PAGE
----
be an especially problematic process.
In these perspectives, the generation and propagation of appropriate ideas,
choice sets and motives and the establishment and mediation of appropriate
forms of social collaboration is the greatest single in¯uence on the longer term
economic performance of states. The practical signi®cance of these ®ndings for
contemporary political systems seems insuciently recognized. The notion that
ideas, choice sets and motives might be determined by institutions, that prices
have speci®c limitations as transmitters of information, that transaction costs
are pervasive and of equal importance to transformation costs, and that market
forces are de®cient mediators of innovation: all attack the foundations of neo-
classical theories and thereby undermine conventional wisdom about the role of
the state in the economy.
At a substantive level, the synoptic character of new institutional economics
suggests how causal relationships between institutions and organizations might
be ordered and highlights facets of institutions that are especially critical. In
turn, empirical or inductive investigations might describe speci®c modes of
institutional operation thus suggesting a repertoire through which formal
categories can be operationalized. Developments on the formal plane might
thus be linked to empirical studies.
Methodological dierences constrain what can be claimed from such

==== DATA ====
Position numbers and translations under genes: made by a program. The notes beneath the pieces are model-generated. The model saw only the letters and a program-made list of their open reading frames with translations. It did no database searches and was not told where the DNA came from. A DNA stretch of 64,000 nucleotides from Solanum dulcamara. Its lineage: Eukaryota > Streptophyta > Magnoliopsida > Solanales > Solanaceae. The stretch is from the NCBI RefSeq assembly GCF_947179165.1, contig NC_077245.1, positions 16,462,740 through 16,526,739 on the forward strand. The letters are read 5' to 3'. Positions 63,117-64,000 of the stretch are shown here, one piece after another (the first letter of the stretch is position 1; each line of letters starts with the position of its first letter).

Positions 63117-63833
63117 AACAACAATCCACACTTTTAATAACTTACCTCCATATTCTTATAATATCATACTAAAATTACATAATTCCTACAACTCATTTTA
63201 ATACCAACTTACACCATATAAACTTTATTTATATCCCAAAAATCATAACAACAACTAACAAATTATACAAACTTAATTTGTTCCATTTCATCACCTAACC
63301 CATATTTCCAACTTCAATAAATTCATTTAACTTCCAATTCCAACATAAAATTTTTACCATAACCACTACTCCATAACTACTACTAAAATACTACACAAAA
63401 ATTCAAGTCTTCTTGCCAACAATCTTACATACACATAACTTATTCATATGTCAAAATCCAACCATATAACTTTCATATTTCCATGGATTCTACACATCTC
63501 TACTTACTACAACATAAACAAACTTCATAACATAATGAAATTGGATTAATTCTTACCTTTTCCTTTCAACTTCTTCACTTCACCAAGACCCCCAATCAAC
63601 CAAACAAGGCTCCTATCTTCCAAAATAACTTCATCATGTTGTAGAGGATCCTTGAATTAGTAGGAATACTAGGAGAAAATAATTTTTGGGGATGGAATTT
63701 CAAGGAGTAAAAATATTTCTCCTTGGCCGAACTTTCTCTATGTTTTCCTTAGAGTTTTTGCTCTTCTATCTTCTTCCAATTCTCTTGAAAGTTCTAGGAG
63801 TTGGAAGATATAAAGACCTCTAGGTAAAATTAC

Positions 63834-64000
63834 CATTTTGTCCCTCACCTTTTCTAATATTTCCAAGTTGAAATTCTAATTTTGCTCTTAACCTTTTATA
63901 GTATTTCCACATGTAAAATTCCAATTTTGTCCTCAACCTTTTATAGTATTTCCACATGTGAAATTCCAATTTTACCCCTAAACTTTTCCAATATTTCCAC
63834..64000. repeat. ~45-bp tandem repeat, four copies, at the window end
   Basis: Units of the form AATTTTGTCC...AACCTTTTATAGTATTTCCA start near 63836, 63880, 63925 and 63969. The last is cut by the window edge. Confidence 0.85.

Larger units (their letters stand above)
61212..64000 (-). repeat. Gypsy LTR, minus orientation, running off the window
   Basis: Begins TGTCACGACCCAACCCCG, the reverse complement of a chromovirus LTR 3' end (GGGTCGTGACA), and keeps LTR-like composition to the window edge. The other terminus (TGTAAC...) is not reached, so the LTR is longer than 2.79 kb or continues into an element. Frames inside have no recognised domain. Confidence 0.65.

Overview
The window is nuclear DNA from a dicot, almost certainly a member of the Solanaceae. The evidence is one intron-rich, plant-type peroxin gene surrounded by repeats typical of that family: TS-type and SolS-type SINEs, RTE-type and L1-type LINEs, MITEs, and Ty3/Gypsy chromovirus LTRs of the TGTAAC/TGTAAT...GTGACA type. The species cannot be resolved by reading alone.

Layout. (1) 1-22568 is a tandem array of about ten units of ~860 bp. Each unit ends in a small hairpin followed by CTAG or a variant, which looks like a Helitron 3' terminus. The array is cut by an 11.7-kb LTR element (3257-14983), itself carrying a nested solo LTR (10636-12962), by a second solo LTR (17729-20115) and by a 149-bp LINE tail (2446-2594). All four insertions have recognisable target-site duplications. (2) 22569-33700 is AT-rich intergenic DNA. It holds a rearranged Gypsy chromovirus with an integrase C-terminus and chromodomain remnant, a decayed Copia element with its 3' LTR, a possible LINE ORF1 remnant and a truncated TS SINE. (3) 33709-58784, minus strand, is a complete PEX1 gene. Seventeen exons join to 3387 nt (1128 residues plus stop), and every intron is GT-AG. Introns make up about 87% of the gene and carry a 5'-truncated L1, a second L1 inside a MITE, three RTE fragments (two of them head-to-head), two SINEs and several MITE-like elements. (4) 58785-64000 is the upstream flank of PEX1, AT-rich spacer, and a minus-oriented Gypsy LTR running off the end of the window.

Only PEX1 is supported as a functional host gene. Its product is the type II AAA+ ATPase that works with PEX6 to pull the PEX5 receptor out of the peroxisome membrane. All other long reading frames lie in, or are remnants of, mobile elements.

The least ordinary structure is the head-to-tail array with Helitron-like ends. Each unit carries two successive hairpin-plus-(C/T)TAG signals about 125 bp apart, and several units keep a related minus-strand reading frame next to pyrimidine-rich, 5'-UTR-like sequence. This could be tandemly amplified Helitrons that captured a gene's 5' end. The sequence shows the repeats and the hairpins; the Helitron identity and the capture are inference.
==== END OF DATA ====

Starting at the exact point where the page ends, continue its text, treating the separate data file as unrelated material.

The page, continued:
linkages. Overlap and complementarity between scholarly literatures is not in
any sense proof ± the diering logics preclude this. The coincidenc e of focus
and categories is however mutually reinforcing. On the one hand, institution-
alist and evolutionary theory is a rigorous buttress for the focus and scope
of historical and comparative investigations; on the other, the empirical
literatures illustrate institutional and ideational repertoires within these
categories. Their coincidence perhaps reinforces the generalizability of com-
parative and historical analysis. One purpose of this paper is to explore this
possibility. In the process, conceptions of possible economic roles for the state
might be ampli®ed.
A second purpose of the paper is to consider these formal and comparative
analyses in the context of economic globalization. Many claim that this will
drive convergence among states. Others see expanding economic interdepen-
dence as contributing to understanding. Is economic globalization likely to
nourish convergence and understanding between states, or divergence,
miscomprehension and incomprehension?
In exploring the link between formal theory and empirical investigations a
synoptic framework is needed. North's norm of adaptive eciency provides
such a framework. This is the pivotal concept in his theory of longer run
economic growth and contrasts with other norms of eciency (e.g. allocative or
productive eciency). Adaptive eciency is created by institutions. It embodies
`the willingness of a society to acquire knowledge and learning, to induce
innovation, to undertake risk and creative activity of all sorts, as well as resolve
problems and bottlenecks of the society through time'.4Adaptive eciency
implies that there are at least three broad categories through which economic
governance might contribute to economic performance: ®rst, actions that
4North, Institutions, Institutional Change and Economic Performance, p. 80.
838 The State and the Economy
#Political Studies Association, 1999